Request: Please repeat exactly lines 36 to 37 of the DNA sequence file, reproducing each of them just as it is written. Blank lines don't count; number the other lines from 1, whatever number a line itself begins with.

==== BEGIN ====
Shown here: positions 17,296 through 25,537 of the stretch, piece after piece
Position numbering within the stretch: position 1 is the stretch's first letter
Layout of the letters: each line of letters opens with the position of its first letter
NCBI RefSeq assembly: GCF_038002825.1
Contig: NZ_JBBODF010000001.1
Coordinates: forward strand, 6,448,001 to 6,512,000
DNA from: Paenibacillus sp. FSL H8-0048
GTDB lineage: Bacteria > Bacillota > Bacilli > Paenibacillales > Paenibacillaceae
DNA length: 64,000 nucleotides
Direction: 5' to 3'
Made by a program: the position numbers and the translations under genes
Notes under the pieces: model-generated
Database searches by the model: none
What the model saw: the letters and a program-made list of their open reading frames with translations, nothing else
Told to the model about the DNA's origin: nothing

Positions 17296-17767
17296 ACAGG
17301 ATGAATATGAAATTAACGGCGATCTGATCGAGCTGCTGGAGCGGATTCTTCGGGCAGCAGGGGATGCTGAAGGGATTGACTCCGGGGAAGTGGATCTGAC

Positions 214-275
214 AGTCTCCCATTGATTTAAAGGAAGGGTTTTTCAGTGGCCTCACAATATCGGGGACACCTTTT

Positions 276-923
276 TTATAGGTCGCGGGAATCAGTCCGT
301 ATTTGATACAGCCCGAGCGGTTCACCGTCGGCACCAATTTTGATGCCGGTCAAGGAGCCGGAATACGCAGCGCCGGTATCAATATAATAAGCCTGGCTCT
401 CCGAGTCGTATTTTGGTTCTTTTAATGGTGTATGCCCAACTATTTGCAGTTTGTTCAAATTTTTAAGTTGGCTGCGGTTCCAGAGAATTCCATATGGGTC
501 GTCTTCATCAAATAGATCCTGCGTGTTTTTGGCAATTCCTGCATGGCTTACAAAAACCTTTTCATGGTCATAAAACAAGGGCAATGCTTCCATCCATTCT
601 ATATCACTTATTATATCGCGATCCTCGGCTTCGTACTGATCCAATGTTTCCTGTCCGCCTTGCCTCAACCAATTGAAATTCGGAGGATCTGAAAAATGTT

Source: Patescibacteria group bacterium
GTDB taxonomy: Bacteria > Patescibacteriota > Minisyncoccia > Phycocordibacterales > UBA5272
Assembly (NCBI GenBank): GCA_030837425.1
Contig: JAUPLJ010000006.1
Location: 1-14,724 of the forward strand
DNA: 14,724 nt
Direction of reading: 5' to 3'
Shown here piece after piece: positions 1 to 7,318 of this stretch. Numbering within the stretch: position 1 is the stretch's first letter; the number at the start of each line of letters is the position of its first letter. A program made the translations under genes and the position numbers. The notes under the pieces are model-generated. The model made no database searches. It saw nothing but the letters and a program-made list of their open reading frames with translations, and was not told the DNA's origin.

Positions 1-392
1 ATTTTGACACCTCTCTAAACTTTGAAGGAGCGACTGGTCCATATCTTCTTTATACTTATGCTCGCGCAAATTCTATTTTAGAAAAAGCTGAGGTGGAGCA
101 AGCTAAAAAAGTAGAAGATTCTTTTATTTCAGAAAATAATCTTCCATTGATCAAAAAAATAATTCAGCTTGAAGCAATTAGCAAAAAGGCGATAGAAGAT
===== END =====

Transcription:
1 ATTTTGACACCTCTCTAAACTTTGAAGGAGCGACTGGTCCATATCTTCTTTATACTTATGCTCGCGCAAATTCTATTTTAGAAAAAGCTGAGGTGGAGCA
101 AGCTAAAAAAGTAGAAGATTCTTTTATTTCAGAAAATAATCTTCCATTGATCAAAAAAATAATTCAGCTTGAAGCAATTAGCAAAAAGGCGATAGAAGAT